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City and Municipal Bathing Institutions

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CITY AND MUNICIPAL BATHING INSTITUTIONS.

It may be interesting to briefly touch upon some main facilities the public authorities in Great Britain afford the swimming world, and it can be stated without fear of egotism that their splendid example is being emulated by the Continental nations, especially Germany, Sweden and Switz erland. In these countries the writer has seen great progress during the last ten years; and • France, although not so well advanced as the former countries, is rapidly coming into the van of progress so far as municipally controlled bath ing institutions are concerned. In qualifying the above statement, it may be worthy to record that Durban, South Africa, although only one-quarter the size of Toronto, had public swimming baths established some fourteen years back, and con sidering the time since they were erected, they compare favorably with many of the more recent baths of to-day. This speaks volumes for the authorities' wisdom and the architect's design at the time. It would be somewhat difficult to emu late the different classes of baths in Great Britain, for they are so widely different, and range from the Bath Club in London, where royalty goes, to the open-air free baths in our county towns.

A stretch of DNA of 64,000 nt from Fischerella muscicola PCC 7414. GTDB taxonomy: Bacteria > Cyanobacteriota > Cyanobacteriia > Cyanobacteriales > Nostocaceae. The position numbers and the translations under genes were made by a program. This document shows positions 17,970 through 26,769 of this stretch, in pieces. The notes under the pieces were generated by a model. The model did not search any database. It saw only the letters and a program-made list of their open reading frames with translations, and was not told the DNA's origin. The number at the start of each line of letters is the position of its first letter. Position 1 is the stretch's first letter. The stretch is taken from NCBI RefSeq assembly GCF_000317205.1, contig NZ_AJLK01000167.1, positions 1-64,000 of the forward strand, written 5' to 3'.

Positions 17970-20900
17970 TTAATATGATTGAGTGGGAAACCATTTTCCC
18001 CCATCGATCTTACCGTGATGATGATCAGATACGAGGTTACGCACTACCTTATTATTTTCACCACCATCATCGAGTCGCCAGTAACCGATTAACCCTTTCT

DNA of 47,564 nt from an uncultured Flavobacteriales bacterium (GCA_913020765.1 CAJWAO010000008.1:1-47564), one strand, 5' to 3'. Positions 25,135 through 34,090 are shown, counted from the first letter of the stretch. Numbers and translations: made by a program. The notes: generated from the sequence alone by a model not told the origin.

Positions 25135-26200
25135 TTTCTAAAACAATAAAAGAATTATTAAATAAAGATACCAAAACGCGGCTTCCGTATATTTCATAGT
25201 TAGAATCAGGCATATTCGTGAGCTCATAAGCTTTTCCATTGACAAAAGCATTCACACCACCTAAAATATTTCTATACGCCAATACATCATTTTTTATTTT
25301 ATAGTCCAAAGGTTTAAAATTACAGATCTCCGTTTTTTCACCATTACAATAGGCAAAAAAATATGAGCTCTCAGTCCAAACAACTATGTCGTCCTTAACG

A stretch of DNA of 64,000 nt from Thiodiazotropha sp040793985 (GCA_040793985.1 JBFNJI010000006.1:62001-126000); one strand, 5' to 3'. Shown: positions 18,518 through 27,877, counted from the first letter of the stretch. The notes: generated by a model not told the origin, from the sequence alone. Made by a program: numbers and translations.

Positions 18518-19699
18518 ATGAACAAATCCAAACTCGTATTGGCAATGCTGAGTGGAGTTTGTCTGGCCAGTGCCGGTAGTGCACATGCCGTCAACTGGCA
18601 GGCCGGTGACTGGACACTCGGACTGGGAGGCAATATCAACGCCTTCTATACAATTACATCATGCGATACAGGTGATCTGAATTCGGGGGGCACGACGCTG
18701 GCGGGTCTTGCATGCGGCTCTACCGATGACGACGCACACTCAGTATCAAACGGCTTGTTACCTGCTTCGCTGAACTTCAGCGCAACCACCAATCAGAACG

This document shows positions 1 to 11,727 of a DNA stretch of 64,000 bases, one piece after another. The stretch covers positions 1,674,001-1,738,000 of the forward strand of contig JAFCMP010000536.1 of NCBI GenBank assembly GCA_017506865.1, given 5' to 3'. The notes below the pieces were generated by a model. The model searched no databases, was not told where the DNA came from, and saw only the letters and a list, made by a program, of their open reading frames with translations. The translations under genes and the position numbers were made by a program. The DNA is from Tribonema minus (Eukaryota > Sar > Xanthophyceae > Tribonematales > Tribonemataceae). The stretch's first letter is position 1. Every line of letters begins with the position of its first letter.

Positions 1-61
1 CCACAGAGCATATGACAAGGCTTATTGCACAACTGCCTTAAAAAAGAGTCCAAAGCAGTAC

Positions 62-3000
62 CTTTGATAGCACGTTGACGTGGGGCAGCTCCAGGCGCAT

The baths, wherever possible, are generally sit uated in the more densely populated districts, and are equipped with all the latest labor-saving de vices, being in many cases electrically driven and lighted from the town's supply. The main build ings consist of first and second-class plunge baths, with Turkish baths for both classes. The more recent baths have large washing departments where all classes of people can, for a few cents, wash and dry their household linen and clothes. The charges for the first-class are twelve cents, including two towels, and one cent for swimming drawers. The second-class is four cents or six cents, including one towel and one cent for draw ers. The slipper baths are the same price as the swimming baths. The length may be anything from 100 feet, and the breadth 30 feet; the depth six feet at the deep end and four feet at the shal low end. They are furnished with diving plat forms, springboards, sliding chutes and all neces sary appliances for the use of junior and advanced swimmers. The latest style is so designed that those using the baths have to enter from their dressing boxes, .thus preventing any dirt being brought in from the street, a very proper and sanitary measure, which adds materially to the comfort of those using the baths. Where this has not been done a barrier is placed at the entrance end, and the boots are placed in lockers. In some of the German baths it is compulsory for each person to take a warm or cold shower bath before entering the water. This is a very good rule, for however clean the body may be, it takes off all moisture of superfluous matter ; and this, where the water is only changed once or twice a week, assists in keeping it in a clean condition. This wise practice will no doubt be better appreciated where swimmers are taught consider each other's comfort, and there is plenty of room for education in this direction. The Victoria Baths, recently built by the Manchester Corporation, England, have a filter system, whereby the watec in the baths is being continually filtered. The water is pumped to receivers on the roof, where it enters specially constructed filter vessels, and after running over a series of weirs, in order that the air may get mixed with the water, it runs by gravity into the bath again. In cases where